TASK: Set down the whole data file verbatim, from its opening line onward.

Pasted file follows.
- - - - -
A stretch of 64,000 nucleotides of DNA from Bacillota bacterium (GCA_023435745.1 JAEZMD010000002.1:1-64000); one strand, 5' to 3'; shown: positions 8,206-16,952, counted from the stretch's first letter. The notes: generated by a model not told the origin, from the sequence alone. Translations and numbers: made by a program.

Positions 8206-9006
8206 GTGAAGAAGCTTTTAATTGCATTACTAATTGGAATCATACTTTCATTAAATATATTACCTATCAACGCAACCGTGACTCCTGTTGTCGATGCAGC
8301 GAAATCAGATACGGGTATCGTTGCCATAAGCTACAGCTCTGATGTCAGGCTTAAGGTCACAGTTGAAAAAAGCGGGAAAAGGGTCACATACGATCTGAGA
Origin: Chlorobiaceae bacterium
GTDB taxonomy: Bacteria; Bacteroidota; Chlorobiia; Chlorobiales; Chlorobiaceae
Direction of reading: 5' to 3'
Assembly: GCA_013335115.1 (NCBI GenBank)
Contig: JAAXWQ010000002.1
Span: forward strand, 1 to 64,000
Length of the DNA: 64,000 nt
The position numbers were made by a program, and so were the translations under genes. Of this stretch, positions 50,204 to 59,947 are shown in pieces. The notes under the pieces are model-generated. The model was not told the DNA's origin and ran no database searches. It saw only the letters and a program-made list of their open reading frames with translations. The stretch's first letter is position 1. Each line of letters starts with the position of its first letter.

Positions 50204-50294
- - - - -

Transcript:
A stretch of 64,000 nucleotides of DNA from Bacillota bacterium (GCA_023435745.1 JAEZMD010000002.1:1-64000); one strand, 5' to 3'; shown: positions 8,206-16,952, counted from the stretch's first letter. The notes: generated by a model not told the origin, from the sequence alone. Translations and numbers: made by a program.

Positions 8206-9006
8206 GTGAAGAAGCTTTTAATTGCATTACTAATTGGAATCATACTTTCATTAAATATATTACCTATCAACGCAACCGTGACTCCTGTTGTCGATGCAGC
8301 GAAATCAGATACGGGTATCGTTGCCATAAGCTACAGCTCTGATGTCAGGCTTAAGGTCACAGTTGAAAAAAGCGGGAAAAGGGTCACATACGATCTGAGA
Origin: Chlorobiaceae bacterium
GTDB taxonomy: Bacteria; Bacteroidota; Chlorobiia; Chlorobiales; Chlorobiaceae
Direction of reading: 5' to 3'
Assembly: GCA_013335115.1 (NCBI GenBank)
Contig: JAAXWQ010000002.1
Span: forward strand, 1 to 64,000
Length of the DNA: 64,000 nt
The position numbers were made by a program, and so were the translations under genes. Of this stretch, positions 50,204 to 59,947 are shown in pieces. The notes under the pieces are model-generated. The model was not told the DNA's origin and ran no database searches. It saw only the letters and a program-made list of their open reading frames with translations. The stretch's first letter is position 1. Each line of letters starts with the position of its first letter.

Positions 50204-50294